In my mind I think about how I've done everything wrong.

I compile a mental list of a dozen things to consider for next time.

1. Flight time. Don't book a flight that is late in the day if you know your baby gets cranky in the afternoon. Babies are generally in a better mood early in the day.

2. Take the pram. Virgin Blue and Qantas will book your pram or stroller through for free, this means you can wheel the baby through the airport and up to the gate where you can conveniently leave it.

3. Pack the carry-on bag wisely. Don't have the nappies at the bottom of the bag at the back of the plane when you're sitting up the front. In the bag ensure there are plenty of nappies, wipes, cloths, bottles of formula (if necessary), toys and a change of clothes.

4. Select the main suitcase wisely. Choose a suitcase with wheels if you are planning to strap the baby to your chest. Carrying a baby on your front and a backpack on your back is downright silly.

5. Inform the airline at the time of booking that you are travelling with an infant. Carry proof of age for the child, such as a birth certificate, immunisation book or passport.

6. Allow ample time to get to the airport. Aim to arrive at least 60 minutes prior to the domestic flight time. You never know when your journey will be interrupted by the need to feed or change the baby.

7. Request an aisle seat. Trying to get past other passengers in your row to get to the toilet is difficult. I nearly stumbled onto the lap of one gentleman while I was struggling to exit and my bub dribbled across the heads of the passengers seated in the row in front of me.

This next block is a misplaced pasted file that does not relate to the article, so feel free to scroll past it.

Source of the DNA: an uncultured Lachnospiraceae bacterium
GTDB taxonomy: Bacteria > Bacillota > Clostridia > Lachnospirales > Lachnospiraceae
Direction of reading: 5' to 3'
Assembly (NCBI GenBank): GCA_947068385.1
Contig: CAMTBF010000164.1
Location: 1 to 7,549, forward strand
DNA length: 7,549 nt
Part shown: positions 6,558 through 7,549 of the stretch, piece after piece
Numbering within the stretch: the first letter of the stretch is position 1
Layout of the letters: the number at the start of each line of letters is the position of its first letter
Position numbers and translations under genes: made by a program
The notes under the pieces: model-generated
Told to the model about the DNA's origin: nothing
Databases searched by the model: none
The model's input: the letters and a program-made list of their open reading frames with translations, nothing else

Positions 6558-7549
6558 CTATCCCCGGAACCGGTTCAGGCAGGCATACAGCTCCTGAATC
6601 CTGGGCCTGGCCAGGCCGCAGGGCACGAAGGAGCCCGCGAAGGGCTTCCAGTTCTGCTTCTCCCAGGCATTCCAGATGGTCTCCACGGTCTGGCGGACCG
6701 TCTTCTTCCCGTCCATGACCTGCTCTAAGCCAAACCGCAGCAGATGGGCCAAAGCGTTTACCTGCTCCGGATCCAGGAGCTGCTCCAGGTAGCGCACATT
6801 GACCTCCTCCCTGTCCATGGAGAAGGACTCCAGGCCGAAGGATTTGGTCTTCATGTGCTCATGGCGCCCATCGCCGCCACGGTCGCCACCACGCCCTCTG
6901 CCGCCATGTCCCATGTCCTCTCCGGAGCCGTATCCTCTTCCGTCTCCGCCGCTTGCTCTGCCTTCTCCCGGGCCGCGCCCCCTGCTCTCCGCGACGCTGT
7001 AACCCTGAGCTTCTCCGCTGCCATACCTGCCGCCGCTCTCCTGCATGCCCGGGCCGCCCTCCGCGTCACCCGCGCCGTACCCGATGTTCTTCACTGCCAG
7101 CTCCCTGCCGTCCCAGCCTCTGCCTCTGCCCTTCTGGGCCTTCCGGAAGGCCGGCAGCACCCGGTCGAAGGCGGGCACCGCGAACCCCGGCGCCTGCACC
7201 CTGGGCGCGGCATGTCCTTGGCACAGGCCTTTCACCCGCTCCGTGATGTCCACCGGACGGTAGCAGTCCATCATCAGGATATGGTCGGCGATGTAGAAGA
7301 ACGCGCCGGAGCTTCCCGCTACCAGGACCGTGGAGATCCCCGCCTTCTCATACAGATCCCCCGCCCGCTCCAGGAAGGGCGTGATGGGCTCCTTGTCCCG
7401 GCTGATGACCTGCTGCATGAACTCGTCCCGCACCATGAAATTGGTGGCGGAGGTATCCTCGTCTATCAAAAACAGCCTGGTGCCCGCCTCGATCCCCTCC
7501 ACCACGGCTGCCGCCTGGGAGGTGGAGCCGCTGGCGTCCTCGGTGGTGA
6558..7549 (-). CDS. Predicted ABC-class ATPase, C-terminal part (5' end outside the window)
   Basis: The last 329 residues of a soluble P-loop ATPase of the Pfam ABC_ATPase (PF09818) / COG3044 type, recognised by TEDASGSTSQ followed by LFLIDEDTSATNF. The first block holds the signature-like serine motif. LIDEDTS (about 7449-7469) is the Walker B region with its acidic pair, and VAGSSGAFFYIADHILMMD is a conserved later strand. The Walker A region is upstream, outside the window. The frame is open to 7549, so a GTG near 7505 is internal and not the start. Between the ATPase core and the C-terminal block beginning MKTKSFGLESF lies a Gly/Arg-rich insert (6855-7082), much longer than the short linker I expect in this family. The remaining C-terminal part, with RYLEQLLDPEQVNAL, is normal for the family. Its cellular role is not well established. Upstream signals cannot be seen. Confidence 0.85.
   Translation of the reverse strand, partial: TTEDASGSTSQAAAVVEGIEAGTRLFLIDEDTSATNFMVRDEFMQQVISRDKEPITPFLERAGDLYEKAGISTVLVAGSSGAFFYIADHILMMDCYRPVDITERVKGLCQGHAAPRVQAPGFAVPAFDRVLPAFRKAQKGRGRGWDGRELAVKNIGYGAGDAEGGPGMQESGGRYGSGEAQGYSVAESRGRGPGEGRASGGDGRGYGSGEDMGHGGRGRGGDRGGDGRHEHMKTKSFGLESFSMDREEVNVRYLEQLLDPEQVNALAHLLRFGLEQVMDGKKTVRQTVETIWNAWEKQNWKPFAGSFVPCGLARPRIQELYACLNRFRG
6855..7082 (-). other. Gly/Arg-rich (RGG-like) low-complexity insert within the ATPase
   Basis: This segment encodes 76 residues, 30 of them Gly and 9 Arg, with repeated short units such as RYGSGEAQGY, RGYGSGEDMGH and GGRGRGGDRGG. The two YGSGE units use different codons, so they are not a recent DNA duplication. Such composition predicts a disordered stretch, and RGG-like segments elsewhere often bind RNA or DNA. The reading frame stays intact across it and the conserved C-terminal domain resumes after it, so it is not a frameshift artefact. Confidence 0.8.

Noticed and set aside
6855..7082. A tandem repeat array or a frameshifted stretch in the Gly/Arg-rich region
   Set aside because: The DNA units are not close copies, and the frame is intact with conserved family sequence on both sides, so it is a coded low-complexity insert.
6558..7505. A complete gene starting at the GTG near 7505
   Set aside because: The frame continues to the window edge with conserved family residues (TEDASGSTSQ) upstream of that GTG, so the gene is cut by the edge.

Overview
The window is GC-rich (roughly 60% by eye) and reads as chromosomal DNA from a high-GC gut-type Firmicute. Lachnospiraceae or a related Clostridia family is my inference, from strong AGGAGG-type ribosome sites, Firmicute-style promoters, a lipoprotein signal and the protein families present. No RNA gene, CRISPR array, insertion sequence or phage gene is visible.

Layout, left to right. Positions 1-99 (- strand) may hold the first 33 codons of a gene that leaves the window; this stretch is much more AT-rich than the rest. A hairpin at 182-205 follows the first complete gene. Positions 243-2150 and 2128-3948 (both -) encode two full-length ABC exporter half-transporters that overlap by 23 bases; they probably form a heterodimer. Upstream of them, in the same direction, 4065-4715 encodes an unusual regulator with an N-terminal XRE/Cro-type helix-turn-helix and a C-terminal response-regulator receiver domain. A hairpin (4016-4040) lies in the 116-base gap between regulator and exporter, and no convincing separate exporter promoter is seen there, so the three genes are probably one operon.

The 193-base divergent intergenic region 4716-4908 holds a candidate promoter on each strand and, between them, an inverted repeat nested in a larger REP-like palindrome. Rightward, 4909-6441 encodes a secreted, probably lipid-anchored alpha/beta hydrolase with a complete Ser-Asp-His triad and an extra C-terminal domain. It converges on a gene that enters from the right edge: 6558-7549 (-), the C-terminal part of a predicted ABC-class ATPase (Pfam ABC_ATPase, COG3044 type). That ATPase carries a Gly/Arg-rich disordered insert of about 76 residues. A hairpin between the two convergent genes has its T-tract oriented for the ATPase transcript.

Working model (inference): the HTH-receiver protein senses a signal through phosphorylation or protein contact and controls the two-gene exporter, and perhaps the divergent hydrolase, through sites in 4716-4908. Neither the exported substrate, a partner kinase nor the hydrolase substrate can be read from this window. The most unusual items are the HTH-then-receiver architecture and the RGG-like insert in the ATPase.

8. Use the parents room in the airport. Most Australian terminals have a baby change room so allow some extra time to duck in there before the flight to freshen up the baby.

9. Go to the toilet before getting on board. Don't think for a second that it's possible to hold the baby whilst going to the toilet in a tiny plane cubicle and emerge looking like a decent human being.

10. Save breast feeding or bottle feeding for take-off and landing. The sucking action can help babies equalise their ears.

11. Have a bottle of water handy. Flying and breastfeeding are both dehydrating. Also have some coins on hand for a snack as rummaging through the overhead locker looking for money whilst holding the baby is challenging and fainting because you have nothing to eat is not going to help anyone.

12. Take the car seat. Both Virgin Blue and Qantas transport your car seats for free.

And finally: make the most of jetsetting with your baby while they're young as children under two years of age (who do not occupy a seat) are carried for free.

With airlines constantly thinking of new ways to make a few dollars, a charge for flying with an infant might be just around the corner.

Europe's Ryanair now charges about $27 each way to hold a baby on your lap.

So enjoy the baby flying for free on Virgin Blue and Qantas while it lasts.

Just think of all those dollars that you are saving that can be spent on nappies.

AAP